But I do have this proof…

A few years later I was the talent coordinator for the TV show A&E’s An Evening at the Improv in LA. He called – out of the blue – and tried to play the friend card with me for an audition. To make a short story even shorter – he didn’t get the audition.

Stooges Police

We don’t need no stinkin’ badges!

Chalk another one up for the comedy police.

So I guess to answer your question, yeah – I think it was wrong for the guy (jerk #1) to call the other comic out from on stage. If he really thought there was an issue of stealing, he should’ve have talked with him in private. The other comic may not even have realized it, but if there’s proof he should stop.

If he did steal, a warning from a member of the comedy police should convince him not to do it again.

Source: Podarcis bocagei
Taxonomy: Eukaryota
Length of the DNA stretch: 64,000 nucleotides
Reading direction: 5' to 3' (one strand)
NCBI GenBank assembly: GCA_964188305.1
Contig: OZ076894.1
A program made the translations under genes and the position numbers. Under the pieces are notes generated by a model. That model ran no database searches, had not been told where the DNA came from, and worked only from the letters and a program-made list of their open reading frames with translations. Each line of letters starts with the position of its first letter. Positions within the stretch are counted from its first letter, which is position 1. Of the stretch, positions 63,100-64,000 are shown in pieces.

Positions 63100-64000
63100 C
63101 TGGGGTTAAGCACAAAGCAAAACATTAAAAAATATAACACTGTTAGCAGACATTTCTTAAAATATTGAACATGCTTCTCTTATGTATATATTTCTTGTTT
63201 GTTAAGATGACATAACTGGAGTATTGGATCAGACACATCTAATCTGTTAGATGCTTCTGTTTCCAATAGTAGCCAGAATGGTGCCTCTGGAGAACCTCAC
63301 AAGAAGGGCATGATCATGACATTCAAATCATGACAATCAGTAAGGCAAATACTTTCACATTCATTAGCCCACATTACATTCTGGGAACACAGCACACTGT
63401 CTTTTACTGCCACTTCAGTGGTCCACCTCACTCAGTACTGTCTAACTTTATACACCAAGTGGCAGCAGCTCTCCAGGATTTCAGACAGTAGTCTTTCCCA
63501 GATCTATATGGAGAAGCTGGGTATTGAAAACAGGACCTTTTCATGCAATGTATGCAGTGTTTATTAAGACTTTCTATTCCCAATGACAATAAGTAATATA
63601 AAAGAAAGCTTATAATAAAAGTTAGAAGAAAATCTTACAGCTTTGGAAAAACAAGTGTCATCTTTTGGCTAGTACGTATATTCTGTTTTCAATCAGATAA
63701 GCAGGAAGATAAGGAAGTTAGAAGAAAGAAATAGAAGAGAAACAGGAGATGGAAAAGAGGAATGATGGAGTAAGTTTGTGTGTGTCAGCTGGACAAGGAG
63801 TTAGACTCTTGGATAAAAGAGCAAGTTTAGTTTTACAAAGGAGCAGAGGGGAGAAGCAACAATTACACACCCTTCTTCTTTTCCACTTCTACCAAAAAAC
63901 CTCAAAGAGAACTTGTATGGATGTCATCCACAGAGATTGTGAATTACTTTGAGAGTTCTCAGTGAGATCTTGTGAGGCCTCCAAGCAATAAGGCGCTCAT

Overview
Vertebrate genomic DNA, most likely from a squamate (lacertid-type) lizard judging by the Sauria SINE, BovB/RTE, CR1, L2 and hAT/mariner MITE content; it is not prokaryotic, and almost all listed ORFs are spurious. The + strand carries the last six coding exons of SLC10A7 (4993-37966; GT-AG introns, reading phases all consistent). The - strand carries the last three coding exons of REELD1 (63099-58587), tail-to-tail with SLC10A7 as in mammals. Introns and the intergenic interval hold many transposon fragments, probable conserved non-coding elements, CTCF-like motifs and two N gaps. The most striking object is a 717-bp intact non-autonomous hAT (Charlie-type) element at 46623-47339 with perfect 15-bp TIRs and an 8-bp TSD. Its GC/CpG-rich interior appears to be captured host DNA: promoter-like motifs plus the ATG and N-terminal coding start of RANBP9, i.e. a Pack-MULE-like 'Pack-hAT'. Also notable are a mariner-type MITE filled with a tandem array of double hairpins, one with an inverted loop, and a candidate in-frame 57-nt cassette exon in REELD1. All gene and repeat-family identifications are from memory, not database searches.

If you’re already part of your area comedy scene you already know what a small world it really is. If it’s obvious this comic is stealing and continues to do so, the word will get out and it’s doubtful anyone would ever want to work with this jerk. Odds are better he’ll be parking cars somewhere before he ever has a chance to “own” anyone else’s jokes on television.

Have a comment? Please use the form below.

Thanks for reading and as always – keep laughing!

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Dave Schwensen is the author of How To Be A Working Comic: An Insider’s Business Guide To A Career In Stand-Up ComedyComedy FAQs And Answers: How The Stand-Up Biz Really Works, and Comedy Workshop: Creating & Writing Comedy Material for Comedians & Humorous Speakers.

For details about upcoming comedy workshops at the Chicago, Cleveland and Tampa Improv Comedy Clubsprivate coaching by Skype or phone, and to receive our bi-weekly newsletter visit www.TheComedyBook.com

Copyright 2017 – North Shore Publishing.